On 1 December 1976, the Sex Pistols made their first TV appearance on Bill Grundy’s Today. After minimal preamble they branded the irate Grundy a ‘fucking rotter’ and admitted they’d spent their entire £40,000 record contract ‘down the boozer’.
This was the third time in British TV history that ‘fuck’ had been uttered live on air. The nation was shocked, Grundy was suspended, and punk rock entered the nation’s consciousness.
Two weeks after the incident, the Observer Magazine met the band in Caerphilly’s old Castle Cinema, where they were taking refuge from an angry mob of Labour councillors and Pentecostal chapel members waiting for them with torches in the car park.
Staring out of the window at the torches outside, the band, our writer notes, look ‘victimised’. ‘Rock’n’roll is a violent music,’ explains band manager Malcolm McLaren, ‘but violence is kids being out of work on the streets with nothing to do – that’s a society being violent.’
This is a view echoed by two local punks, who had come to see the Pistols: ‘They face the realities of life,’ says Jill. ‘They understand people on the dole and they play specially for us. We feel closer to them than to people like Rod Stewart.’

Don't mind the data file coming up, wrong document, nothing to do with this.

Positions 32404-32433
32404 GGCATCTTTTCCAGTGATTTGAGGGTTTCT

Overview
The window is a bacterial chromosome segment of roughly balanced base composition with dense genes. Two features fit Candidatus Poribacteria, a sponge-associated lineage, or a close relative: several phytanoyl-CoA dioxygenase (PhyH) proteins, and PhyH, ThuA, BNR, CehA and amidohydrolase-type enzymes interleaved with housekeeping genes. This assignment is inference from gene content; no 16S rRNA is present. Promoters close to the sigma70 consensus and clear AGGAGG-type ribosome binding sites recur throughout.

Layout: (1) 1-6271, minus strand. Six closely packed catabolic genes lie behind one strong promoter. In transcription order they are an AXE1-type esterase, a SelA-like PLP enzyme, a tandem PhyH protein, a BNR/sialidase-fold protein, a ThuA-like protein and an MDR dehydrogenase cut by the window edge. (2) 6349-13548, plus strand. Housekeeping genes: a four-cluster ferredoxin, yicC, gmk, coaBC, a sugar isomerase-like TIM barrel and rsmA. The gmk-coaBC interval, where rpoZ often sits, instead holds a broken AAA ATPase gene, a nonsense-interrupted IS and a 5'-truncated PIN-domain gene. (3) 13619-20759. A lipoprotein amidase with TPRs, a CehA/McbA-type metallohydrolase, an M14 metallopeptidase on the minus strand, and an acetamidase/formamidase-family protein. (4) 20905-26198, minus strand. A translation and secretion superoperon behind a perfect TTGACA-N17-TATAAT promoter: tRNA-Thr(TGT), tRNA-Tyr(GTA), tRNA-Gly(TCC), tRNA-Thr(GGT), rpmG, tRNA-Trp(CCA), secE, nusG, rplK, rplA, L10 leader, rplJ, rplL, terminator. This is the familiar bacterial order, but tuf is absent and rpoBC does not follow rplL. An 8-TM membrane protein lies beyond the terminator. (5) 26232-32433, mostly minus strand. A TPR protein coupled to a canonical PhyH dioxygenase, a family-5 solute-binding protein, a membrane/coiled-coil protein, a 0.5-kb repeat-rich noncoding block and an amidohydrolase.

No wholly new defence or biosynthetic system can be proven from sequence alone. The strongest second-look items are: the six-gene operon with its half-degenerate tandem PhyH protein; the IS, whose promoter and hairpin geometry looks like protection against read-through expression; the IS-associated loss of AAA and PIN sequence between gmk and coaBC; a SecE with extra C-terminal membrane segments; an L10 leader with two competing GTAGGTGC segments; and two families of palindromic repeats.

When our reporter remarks on the pair’s swastika-adorned garms, Josie simply shrugs and replies: ‘We don’t follow fascism or anything like that. We just like the gear.’
As the Pistols played their gig the opening number would confirm the worst fears of the Caerphilly car park: ‘God save the Queen, she ain’t no human being…’
The record company cancelled the band’s contract after a spitting and vomit-related incident on the way to Heathrow airport.
But, rebellious to the end, Johnny Rotten and his band refused to quit – for the sake of generations to come: ‘We’re now bankrupt, but if we give up, no new band will get a chance to play again.’ Long live rock’n’roll, eh?